Financial fair play – moving large sums of money across the globe

Moving large sums of money can be a stressful endeavour - here's how the big boys and girls do it in this day and age...!

With the ceaseless march of globalisation and the significance of overseas markets for businesses of all sizes, making international payments and transferring large sums of money into different currencies has become increasingly important in recent decades.

And it is not just businesses that need to make foreign transfers – individual customers often make use of these services for purposes ranging from buying a foreign property to sending money to a loved one living abroad.

The fact that moving large amounts of money across borders is an intricate process that must be handled carefully becomes clear if we look at the example of football, which regularly involves huge sums being transferred between different countries.

Football transfers – financial fair play?

There is no doubt that football has grown into a global, multi-billion pound industry. It is not uncommon for the world’s biggest clubs – the likes of Real Madrid, Barcelona, Manchester United and Bayern Munich – to spend hundreds of millions of euros or pounds on new players in a single transfer window.

Transfer fees have been inflated to eye-watering levels, much like the salaries paid to the sports superstars commanding these astronomical prices.

The summer of 2013 provided a perfect example, with Real Madrid spending an unprecedented £85 million on Gareth Bale. The Spanish giants broke their own transfer world record, having paid Manchester United £80 million to sign Cristiano Ronaldo four years earlier.

A recent report on the economic and legal aspects of transferring players pointed out that professional sport is currently facing a number of new challenges, such as the debt crisis, which could threaten financial and contractual stability.

The study, which was published by research and advisory company KEA and the Centre for the Law and Economics of Sport, highlighted the growth of the transfer market over the last decade.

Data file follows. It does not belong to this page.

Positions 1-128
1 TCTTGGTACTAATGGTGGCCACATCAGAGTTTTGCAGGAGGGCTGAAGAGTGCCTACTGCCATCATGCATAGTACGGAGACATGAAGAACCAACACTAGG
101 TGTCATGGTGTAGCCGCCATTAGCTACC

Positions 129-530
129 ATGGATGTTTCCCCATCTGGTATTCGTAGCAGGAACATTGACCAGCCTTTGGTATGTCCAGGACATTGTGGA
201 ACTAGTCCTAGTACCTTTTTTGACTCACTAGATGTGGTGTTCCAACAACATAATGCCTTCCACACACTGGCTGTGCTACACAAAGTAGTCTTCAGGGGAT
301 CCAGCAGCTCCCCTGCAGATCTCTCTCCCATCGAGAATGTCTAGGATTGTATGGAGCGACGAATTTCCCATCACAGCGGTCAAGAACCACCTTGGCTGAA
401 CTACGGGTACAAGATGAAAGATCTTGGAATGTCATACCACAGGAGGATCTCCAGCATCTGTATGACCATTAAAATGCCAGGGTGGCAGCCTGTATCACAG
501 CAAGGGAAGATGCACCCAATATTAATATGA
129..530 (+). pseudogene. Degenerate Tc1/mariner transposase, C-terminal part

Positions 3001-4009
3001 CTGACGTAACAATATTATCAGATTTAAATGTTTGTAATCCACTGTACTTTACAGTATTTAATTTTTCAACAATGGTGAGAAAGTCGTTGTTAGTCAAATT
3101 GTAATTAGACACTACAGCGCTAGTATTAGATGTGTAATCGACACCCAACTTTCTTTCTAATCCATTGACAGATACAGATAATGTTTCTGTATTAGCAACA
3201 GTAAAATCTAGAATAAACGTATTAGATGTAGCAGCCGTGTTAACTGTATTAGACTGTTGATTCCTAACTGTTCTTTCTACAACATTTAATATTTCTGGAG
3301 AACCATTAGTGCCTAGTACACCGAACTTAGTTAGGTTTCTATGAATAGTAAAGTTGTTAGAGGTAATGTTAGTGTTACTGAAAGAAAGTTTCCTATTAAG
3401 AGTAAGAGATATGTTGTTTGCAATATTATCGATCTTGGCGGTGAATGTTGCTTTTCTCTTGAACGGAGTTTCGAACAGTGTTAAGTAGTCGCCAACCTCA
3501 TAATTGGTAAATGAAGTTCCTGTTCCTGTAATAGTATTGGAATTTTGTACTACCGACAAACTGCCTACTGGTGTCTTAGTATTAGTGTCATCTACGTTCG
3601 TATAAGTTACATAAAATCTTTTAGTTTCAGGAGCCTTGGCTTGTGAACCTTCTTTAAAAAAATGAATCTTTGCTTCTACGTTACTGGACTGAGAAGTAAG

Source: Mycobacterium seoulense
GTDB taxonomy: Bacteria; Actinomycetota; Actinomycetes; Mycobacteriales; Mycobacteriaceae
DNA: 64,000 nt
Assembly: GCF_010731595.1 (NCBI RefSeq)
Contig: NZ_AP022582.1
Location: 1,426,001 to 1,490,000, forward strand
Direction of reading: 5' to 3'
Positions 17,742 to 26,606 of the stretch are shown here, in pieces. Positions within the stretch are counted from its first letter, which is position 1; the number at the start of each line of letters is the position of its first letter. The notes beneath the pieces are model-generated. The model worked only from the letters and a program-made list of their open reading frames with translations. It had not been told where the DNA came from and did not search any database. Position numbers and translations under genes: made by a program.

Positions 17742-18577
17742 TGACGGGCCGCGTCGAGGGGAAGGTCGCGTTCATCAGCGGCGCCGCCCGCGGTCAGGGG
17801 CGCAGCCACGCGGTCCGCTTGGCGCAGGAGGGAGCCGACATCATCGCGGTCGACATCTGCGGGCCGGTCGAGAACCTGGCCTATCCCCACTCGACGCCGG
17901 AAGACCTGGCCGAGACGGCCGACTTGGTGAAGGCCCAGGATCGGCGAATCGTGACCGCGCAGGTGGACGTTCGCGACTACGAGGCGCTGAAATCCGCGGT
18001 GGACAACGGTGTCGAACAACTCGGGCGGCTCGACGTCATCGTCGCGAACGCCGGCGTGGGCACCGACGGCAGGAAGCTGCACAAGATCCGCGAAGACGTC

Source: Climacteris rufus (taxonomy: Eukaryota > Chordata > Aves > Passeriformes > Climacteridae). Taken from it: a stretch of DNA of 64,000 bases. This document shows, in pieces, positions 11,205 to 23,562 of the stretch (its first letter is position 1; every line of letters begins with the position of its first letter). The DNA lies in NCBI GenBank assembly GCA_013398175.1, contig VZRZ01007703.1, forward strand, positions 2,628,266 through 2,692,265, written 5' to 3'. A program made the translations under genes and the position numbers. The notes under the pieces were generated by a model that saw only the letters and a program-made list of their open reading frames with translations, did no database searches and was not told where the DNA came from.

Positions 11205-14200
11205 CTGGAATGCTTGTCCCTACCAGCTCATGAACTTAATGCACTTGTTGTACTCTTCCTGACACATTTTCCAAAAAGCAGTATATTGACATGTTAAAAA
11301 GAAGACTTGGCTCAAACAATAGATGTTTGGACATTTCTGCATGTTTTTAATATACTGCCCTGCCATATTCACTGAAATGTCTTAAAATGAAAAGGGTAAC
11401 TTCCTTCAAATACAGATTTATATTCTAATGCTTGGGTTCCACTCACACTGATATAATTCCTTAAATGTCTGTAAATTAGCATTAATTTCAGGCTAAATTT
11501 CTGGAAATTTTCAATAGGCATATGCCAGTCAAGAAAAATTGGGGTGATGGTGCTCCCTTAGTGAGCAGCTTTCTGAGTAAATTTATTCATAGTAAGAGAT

More than 18,300 transfers were made with a total value of over €3 billion (£2.5 billion) in 2010-11, compared to 5,735 transfers worth €402.9 million in 1994-95.

The report also highlighted some key challenges that sports authorities need to address, including the need to increase transparency in transactions in order to prevent fraudulent activities and support better governance and regulatory action.

Lessons to be learned for consumers

While football is a somewhat extreme example in terms of the huge amounts of money being transferred between different countries, it does highlight some important issues that consumers should consider.

A key consideration for clubs and players involved in transfer talks is contractual stability. In a recent article exploring the complexities of modern-day transactions in football, BBC Sport pointed out that negotiations can often be “fraught and fragile”, with just a minor hitch often enough to derail the whole deal.

The same principle effectively applies to consumers making personal currency transfers – it is important to make sure every aspect of the agreement is watertight and crystal clear before proceeding. The last thing you want is for any confusion or problems to arise after the deal has received the green light.

Another important factor to bear in mind is timing. If you make your currency transfer at the wrong time, an unfavourable exchange rate could have a nasty impact on your finances. Round-the-clock monitoring of exchange rates is one of the benefits of using a dedicated currency dealer to execute your transfer.

The significance of timing in the world of football deals was recently highlighted by Manchester United, whose only big move in the 2013 summer transfer window was to sign Marouane Fellaini from Everton.

New manager David Moyes paid £27.5 million to bring the Belgian to Old Trafford, but reports suggested that United could have saved £4 million if they had acted earlier.

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